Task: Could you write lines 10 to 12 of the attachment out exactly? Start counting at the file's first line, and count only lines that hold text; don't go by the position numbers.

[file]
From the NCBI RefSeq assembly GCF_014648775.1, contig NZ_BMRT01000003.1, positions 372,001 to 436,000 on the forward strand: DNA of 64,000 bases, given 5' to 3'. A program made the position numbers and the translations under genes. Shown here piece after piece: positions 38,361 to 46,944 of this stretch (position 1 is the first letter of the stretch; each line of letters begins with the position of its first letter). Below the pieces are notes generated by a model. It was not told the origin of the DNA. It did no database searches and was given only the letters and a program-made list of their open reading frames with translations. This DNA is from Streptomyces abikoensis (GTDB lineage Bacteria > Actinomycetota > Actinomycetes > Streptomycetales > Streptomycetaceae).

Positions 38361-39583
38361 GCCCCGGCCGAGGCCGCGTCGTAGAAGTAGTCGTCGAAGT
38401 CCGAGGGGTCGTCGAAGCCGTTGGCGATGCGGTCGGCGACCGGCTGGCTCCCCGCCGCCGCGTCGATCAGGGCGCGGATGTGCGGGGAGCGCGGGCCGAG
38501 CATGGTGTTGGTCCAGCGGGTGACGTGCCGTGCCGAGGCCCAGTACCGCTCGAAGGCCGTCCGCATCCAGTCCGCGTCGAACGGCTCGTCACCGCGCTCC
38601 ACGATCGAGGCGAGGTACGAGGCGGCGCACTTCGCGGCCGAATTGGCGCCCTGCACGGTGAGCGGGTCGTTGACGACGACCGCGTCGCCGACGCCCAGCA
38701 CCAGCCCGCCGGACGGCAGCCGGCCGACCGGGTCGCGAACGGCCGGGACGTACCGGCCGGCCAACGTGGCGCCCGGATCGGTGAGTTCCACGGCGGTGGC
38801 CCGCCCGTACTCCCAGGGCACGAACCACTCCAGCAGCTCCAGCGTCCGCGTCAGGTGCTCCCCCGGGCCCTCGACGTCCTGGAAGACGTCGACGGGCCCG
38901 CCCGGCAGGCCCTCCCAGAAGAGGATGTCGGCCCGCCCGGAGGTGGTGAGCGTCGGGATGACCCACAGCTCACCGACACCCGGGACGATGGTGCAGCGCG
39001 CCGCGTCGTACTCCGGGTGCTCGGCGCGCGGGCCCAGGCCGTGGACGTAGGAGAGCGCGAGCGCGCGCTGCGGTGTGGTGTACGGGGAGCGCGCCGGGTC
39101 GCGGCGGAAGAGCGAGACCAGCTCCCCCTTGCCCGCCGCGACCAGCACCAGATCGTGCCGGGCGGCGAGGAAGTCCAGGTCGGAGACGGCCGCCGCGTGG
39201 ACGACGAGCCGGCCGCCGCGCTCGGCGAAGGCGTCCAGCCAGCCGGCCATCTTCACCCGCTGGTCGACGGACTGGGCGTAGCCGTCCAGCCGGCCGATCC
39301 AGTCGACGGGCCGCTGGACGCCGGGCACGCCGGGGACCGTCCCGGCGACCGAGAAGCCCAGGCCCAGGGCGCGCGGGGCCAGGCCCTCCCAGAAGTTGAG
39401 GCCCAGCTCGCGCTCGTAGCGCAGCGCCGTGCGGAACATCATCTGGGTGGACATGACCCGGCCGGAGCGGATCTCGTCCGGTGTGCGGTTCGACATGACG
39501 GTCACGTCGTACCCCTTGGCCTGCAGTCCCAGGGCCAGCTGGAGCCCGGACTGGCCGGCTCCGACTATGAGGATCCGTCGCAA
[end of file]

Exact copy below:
39001 CCGCGTCGTACTCCGGGTGCTCGGCGCGCGGGCCCAGGCCGTGGACGTAGGAGAGCGCGAGCGCGCGCTGCGGTGTGGTGTACGGGGAGCGCGCCGGGTC
39101 GCGGCGGAAGAGCGAGACCAGCTCCCCCTTGCCCGCCGCGACCAGCACCAGATCGTGCCGGGCGGCGAGGAAGTCCAGGTCGGAGACGGCCGCCGCGTGG
39201 ACGACGAGCCGGCCGCCGCGCTCGGCGAAGGCGTCCAGCCAGCCGGCCATCTTCACCCGCTGGTCGACGGACTGGGCGTAGCCGTCCAGCCGGCCGATCC